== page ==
services, it is what creates data flows. those data flows are the backbone of artificial intelligence. these systems are crucial. you do not have a future economy if you do not have sophisticated infrastructure with respect to the digital economy. the u.s. obviously has a competitive advantage with respect to it. we do not offer a full fleet of services. we did not offer a full fleet of hardware, software, and so those issues which i do think are important to the build back better and other programs need to be resolved. i would have loved to received vaccines, more robustly coming out of the center.
i also would have loved to have seen the announcement of a business consortium between u.s., japanese, and european companies who had vies -- divide -- devised a turnkey on digital infrastructure. guess who is going to build it? no government is building this stuff. that would have been a spectacular. and highly competitive and highly can siebel -- desirable in many countries. covid underscores the importance of digital priorities in two respects. connectivity is everything. it is your work, it is your entertainment, it is your friends, it is your tormentor. we all know. it is the acceleration of all of the underlying technologies
leading to this explosion in connectivity. that is so dramatic and so important. one lesson out of covid is that trends you thought would take five or 10 years are here now. if you are not ahead of the game, your behind the game. -- you are behind the game. also china's bri initiative. you have extraordinary wealth lost in the developing field, high debt level, inability to service debt across the board, and debt and credit workouts that have to be done for so many of these countries including many of the countries there which dina has invested.
-- china has invested. that will happen over time. china will pull back on some of the more capital-intensive projects for a time. what that means, given that bri is in the constitution and is xi jinping's key initiative. china will double down on the digital economy. it is a more cost-effective way to proceed, the returns are great. you do not need as many chinese on the ground which has become controversial in many countries who feel their top opportunities have been taken. it is a different profile altogether. in the face again of extraordinary need, we see that china may be explicitly positioned to pivot even more toward the digital economy.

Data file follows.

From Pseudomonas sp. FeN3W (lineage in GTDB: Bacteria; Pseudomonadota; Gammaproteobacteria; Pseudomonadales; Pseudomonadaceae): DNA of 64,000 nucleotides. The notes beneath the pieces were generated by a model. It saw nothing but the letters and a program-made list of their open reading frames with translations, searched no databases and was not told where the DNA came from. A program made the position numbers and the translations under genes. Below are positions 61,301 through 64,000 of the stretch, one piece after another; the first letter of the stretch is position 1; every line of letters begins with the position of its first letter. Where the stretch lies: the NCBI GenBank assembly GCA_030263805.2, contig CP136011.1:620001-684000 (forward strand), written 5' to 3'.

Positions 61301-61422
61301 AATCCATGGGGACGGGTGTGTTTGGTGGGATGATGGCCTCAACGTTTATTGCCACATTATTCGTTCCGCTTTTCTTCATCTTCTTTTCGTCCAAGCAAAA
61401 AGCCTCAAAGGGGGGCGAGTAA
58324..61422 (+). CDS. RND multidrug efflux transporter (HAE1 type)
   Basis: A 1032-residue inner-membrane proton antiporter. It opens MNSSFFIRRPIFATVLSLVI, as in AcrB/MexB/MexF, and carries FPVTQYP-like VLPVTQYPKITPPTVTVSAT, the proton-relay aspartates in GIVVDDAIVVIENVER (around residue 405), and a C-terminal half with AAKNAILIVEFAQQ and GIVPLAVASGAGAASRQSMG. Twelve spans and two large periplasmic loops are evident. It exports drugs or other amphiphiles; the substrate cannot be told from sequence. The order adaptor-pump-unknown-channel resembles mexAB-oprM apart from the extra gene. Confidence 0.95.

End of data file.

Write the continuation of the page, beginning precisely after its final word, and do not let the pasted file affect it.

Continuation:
one of many areas it offers a turnkey solution. and may not be the best solution, it -- it may not be the best solution. the only other thing i would add if i might, you have a lot of silent initiatives going on in the united states and other countries. we have build back better in the united states, our own infrastructure initiatives and a whole re-think of the supply chain. you have the same thing going on in europe and japan. if you think about supply chains, they create infrastructure. they create their own ecosystems. their own transport networks.
there ought to be some thinking about taking disparate initiatives, squeeze the water out, and see what you really have left. that is something flexible enough to cover a variety of needs in the west, supply chain reorientation and sustained developing countries and working with friends and partners. putting that all together in a more readily executable way. that is something to think about. it also impacts the digital supply chain. matthew: just to jon, he is doing a book. we have reached the end of the hour. for these conversations, we
never have enough time. i want to be respectful of our panelists and are honest -- audience -- and our audience. thank you for your contribution to this subject. we appreciate you joining us. to everyone listening on a hot friday afternoon, we hope you enjoyed this. we will be putting the video up on our website soon and you will be able to rewatch it. i'm going to rewatch it so i can make try understood every point that was being made. we are to continue doing work in our infrastructure project here. stay tuned for more from csa on this important matter. please come back and join us again. ♪ >> c-span washington journal, we